FILM: Right to Information

30 June 2004


The MKSS has had a series of films made to document various aspects of its work. The most successful campaign run by the MKSS was the Right to Information campaign. The campaign had a modest beginning as an effort to document that the Government of Rajasthan was failing to pay minimum wages to workers engaged in employment generation programs. When government officials were asked by the MKSS to explain their failure to pay minimum wages, they claimed that the wage rolls and the Project Engineer’s Measurement Books showed that the correct dues had been paid to the workers in question. When the MKSS demanded to see these records, access was denied to the organization under the terms of the Indian Officials Secrets Act of 1923, which made even the most innocuous government record a secret that could be withheld from the public. Faced with an unresponsive bureaucracy, the MKSS sought judicial remedies. Though courts in India have given landmark judgments in favor of minimum wage claimants, the process of filing a case and obtaining a verdict often takes a long time-in many cases up to 10 years.

While the case was pending, the MKSS also began looking for alternative platforms for redressal of such issues. Sympathetic officials began providing some records to the MKSS; these records showed that there was systemic corruption in development projects undertaken by the government. Not only were workers being denied minimum wages but the records also showed that large sums of money were diverted from projects as a result of blatant fraud. Names of non existent workers were listed on records, and bills for non-existent purchases were used by a nexus of elected representatives and government officials to fraudulently obtain funds from development accounts.

To provide a forum in which these findings could be presented to the public – particularly to villages that were ostensibly benefiting from public employment schemes — the MKSS began to organize public hearings called Jan Sunwai. A Jan Sunwai is a forum where accounts of public expenditures on development works in a village are accessed, collated, and distributed among villagers. On the day of the public hearing, a panel of eminent citizens is invited to chair the hearing. The media, government officials, local elected representatives, and all residents of the area are invited to attend the hearing. A formal discussion is held on each of the projects and development expenditures involving the villagers (who are the workers in question) and the officials. Jan Sunwais proved to be extremely successful in allowing villagers to articulate their problems in light of evidential support of their claims. The conduct of these meetings led to disclosures of large scale corruption and the government was forced to take corrective action.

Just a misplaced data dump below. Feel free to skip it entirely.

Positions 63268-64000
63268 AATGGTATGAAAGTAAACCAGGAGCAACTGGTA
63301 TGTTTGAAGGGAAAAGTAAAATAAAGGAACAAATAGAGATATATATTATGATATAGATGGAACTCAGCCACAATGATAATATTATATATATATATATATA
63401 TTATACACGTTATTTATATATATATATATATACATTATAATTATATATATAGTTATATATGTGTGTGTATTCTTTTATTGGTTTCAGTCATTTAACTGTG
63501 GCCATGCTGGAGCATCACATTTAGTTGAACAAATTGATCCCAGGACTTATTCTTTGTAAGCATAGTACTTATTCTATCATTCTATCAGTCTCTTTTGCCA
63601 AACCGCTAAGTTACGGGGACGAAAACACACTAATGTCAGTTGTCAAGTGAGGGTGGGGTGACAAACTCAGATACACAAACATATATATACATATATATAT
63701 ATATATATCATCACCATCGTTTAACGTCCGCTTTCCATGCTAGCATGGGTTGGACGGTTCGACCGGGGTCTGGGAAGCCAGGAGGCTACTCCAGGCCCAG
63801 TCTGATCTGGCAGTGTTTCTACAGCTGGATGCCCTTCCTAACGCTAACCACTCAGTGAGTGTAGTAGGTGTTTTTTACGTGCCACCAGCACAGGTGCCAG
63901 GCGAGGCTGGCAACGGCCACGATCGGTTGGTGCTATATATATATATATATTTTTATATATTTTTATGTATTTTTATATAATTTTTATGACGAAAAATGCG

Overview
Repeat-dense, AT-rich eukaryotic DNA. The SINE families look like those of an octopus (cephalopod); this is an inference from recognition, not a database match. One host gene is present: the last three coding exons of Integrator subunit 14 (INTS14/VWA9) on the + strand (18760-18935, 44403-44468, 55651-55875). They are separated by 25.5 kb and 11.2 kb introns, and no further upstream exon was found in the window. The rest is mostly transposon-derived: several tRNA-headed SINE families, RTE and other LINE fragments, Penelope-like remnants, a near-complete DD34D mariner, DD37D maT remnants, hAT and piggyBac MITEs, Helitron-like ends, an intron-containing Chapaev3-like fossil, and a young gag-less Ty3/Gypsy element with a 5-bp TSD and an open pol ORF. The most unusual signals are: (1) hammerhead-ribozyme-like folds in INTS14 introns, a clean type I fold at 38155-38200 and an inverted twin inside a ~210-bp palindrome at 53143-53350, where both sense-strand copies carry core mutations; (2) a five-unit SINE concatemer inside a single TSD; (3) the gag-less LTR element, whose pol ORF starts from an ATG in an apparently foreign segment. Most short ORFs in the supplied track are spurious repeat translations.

Building on the success of the Jan Sunwais, the MKSS began to press for the need for legislation allowing people access to all forms of government information. The MKSS organized a number of protest marches, sit- ins, and demonstrations attended by villagers from around the state and supported by a cross section of urban and rural civil society groups. Through these efforts, the National Campaign for Peoples Right to Information was formed; this group subsequently led the struggle for right to information in other states of India. The struggle of the MKSS and its partner organizations was rewarded in 2000, when a law guaranteeing the Right to Information was enacted in the state of Rajasthan. In 2002, the Indian Parliament passed the National Right to Information law.

The MKSS has organized dozens of public hearings in different areas of the state on many different issues. Many of these hearings have been documented-videos of several hearings are available from the MKSS. One such documentary was made by Anurag Singh and Jharna Jhaveri. Their film, entitled “Right to Information: A Film on Corruption and Leakages in Rural Development Works and Their Control, won the first prize at the Anti Corruption Conference film festival in Prague in 2001 and the second prize in the category of documentary film-making at the International Film Festival in Mumbai. This film was also shown to the Standing Committee of the Indian National Parliament that was established to examine the right to information legislation considered by Parliament. The film has also been shown in numerous national and international conferences on transparency and accountability.

The documentary shows people speaking in Marwari-the regional language of Rajasthan. It has been subtitled in English. However given contextual and cultural aspects treated in the film, even the subtitling might not be enough to enable viewers to understand some of the finer points of the documentary. This note has been prepared in an effort to explain some of the cultural contexts present in the film.


As the documentary begins, a series of socio-economic statistics are shown on the screen along side typical scenes village life. In the background, a song composed (Note 1) by the MKSS is being sung. The lyrics of the song describe the dismal state of affairs in the villages where the powerful (the politicians, the bureaucracy, and the rich) exploit the poor. The song exhorts the people to speak out against such exploitation.